The Rose Fitzgerald Kennedy Greenway is Boston’s only organically maintained public park and one of a handful of organically maintained urban parks in the United States. Learn more about our extensive organics program.
Take a look at the horticultural highlights on the Greenway! Each Park has something different and beautiful to offer.
Magnolias of great interest to gardeners and botanists alike. Gardeners enjoy them because of their large ornamental flowers, botanists because these flowers were, evolutionarily, some of the earliest to arise. The Elizabeth Magnolia is the first truly yellow-colored magnolia introduced to the trade, with pure yellow flowers that bloom in the spring. It can be found scattered throughout the beds and lawns of the North End parks. Bloom Time: Late April-Early May.
Running parallel to Surface Road, a series of carefully shorn boxwood hedges encase garden beds home to a wide variety of popular flowering plants such as Echinacea, Daylilies, Irises, Lavender, and Catmint. From the early flowering Daffodils to the late season long lasting Anemone, there’s something flowering here all season long.
The American Elm, state tree of Massachusetts, was once the most widely planted street tree, but rapidly fell out of favor due to a susceptibility to Dutch Elm Disease. The cultivar ‘Washington’, is one of the earlier disease-resistant varieties developed, and as the largest tree on the Greenway, currently provides shade to the North End Parks.
These native New England trees grow along the harbor side of the Wharf District parks. Red maples are highly adaptable to various conditions, making them an ideal addition to the Greenway. In the fall, the bright red leaves add a feeling of warmth to the Greenway.
A tree native mainly to Southeastern United States, but also with a small indigenous population in Massachusetts, the magnolia is ideal for landscaping purposes because of its attractive, semi-evergreen foliage and fragrant, white flowers. Bloom Time: May-July.
Native to the eastern United States, the River Birch's distinctive bark and outstanding yellow fall color makes it an ideal addition to landscape use.
Native to New England, the Giant Hyssop is a nectar source for bees. It also attracts both hummingbirds and butterflies, such as the Tiger Swallowtail seen here. Bloom Time: July-September.
An orange flowering native milkweed littered throughout the Wharf District Parks. The scientific name for milkweed, Asclepias, is derived from Asklepios, the Greek god of healing. Bloom Time: Late June-August.
With its unique flower shape, the Marsh Blazing Star has become a fast favorite of Greenway visitors. Bloom Time: June-August.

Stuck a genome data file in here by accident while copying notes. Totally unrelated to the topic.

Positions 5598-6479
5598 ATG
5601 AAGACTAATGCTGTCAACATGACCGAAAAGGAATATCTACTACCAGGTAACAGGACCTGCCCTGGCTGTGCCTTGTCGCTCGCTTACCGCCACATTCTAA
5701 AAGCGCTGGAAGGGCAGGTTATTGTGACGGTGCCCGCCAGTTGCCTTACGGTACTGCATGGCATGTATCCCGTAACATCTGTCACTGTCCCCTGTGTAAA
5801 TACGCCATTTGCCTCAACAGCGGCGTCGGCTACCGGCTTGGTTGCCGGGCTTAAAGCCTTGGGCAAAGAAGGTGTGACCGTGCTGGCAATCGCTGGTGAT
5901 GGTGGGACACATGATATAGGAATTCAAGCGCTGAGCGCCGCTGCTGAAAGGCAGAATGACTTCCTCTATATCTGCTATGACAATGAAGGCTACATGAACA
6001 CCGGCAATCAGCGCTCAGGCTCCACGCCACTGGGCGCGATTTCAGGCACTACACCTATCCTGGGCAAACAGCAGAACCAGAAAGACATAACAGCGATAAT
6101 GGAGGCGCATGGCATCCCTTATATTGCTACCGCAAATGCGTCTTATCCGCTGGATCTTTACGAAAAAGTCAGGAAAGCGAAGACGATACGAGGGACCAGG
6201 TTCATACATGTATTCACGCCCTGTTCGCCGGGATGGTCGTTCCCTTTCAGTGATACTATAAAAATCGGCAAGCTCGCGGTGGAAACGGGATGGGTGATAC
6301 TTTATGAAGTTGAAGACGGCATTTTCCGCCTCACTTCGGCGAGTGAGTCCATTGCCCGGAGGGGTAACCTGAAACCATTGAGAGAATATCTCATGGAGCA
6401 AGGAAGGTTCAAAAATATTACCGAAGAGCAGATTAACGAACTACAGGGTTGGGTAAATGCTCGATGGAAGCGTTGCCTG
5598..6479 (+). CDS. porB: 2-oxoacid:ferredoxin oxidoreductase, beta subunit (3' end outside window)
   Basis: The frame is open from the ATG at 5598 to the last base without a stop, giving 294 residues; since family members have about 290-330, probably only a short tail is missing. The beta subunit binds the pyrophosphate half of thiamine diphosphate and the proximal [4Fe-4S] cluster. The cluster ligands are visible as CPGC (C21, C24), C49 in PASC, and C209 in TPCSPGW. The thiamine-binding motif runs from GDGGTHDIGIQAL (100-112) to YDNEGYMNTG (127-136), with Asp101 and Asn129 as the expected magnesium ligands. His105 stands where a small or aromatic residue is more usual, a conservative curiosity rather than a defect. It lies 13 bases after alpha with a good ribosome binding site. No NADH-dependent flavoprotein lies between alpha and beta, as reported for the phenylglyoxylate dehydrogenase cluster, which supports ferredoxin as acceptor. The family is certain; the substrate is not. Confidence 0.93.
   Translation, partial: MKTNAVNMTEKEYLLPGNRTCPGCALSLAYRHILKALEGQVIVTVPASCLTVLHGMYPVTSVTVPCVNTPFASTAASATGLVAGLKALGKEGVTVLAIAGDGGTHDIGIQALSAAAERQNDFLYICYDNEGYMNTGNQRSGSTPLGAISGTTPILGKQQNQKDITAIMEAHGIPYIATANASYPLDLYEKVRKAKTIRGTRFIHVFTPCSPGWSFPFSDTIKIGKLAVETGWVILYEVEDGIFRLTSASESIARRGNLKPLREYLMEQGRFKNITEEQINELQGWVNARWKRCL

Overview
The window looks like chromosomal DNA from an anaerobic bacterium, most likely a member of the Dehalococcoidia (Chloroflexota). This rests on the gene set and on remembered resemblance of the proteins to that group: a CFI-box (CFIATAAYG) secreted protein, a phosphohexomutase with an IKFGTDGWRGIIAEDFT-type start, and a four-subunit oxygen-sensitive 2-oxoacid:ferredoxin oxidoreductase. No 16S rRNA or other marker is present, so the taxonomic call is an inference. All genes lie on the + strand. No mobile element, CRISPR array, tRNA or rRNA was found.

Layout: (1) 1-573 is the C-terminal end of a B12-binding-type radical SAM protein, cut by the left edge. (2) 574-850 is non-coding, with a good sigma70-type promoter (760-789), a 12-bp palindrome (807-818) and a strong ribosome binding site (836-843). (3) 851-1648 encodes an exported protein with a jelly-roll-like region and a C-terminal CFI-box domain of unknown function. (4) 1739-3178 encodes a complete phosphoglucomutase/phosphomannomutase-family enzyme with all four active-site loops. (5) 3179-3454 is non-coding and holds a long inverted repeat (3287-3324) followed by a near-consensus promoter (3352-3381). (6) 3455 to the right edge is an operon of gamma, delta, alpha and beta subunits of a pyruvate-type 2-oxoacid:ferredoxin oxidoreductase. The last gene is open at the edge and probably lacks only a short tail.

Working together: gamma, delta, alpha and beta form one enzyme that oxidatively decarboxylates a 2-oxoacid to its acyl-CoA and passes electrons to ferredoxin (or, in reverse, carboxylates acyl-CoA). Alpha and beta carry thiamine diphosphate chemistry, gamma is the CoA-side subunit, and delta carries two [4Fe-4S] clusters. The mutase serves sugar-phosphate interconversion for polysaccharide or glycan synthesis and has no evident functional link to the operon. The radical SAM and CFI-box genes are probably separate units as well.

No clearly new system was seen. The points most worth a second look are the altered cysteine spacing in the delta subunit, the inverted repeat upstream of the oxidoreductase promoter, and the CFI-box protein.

These harbingers of spring produce a whitish-pink, slightly fragrant flower. Standing on a slight hill in the Northeastern corner, the Cherry trees provide an ideal place to sit and enjoy the park. Bloom Time: April-May.
A native plant that produces small, white flowers in the early spring, and a crop of edible dark purple berries in the summer, a favorite of birds. Bloom Time: May-June.
These are some of the most impressive flowering plants in the Fort Point Channel parks. Both species are grown for their flowers, which can be several different colors and grow up to 12" across. To distinguish between the two species- the Chinese Peonies are an herbaceous perennial which die back to the ground each year, the Tree Peonies have a woody stem, which survives over the winter. What is also exciting are the cross hybrids (cross between the herbaceous and tree peonies) that makes for a robust plant with unique blooms. Bloom Time: May-June.
With its burgundy-colored leaves, stems, and pink flowers, ‘Lady in Red’ is one of few Hydrangeas to provide four seasons worth of interest. Bloom Time: July
A perennial native to the Southeastern United States, Stokes’ Aster is named for Dr. Jonathan Stokes, an English physician and botanist. The cultivar ‘Color Wheel’ is known for having flowers varying from lavender to purple, with sometimes as many as five shades on a single plant. Stokes’ Aster can be seen flowering in the Fort Point Channel and Dewey Square Parks. Bloom Time: April-June.
One of the most popular plants in Dewey Square Park, the Fairy Rose is a welcome addition to the otherwise green Dewey Square. Bloom Time: June-September.
Standing at about a foot and a half covered in blueish-purple flowers, Rozanne Geranium is flowers from late spring and continues until the first frost starts to loom. The almost audaciously long flowering cycle results in many gardeners referring to this cultivar as one of the most exceptional geraniums.
Bamboo is a member of the grass family, and it is found throughout the world. Bamboo is the fastest growing woody plant on earth, which helps to account for its rapid growth on the Greenway. There are three varieties of Bamboo planted in Chinatown Park: The tall Stone Bamboo, the mid-height Arrow Bamboo, and the low, ground cover-like Dwarf Whitestripe Bamboo.
Unlike many of the annual Chrysanthemums that tend to be planted late in the year for a splash of fall color, there are some Hardy Chrysanthemums that can survive a New England Winter. Generally a pink or white color, these flowers open in late summer and continue until the first frost approaches.
Native to China, Japan, and Korea, the Goldenrain tree was first introduced to this country in 1763. It is one of only a few yellow-flowering trees hardy to this region. The Goldenrain tree can be seen flowering in Chinatown Park. Bloom Time: June-September.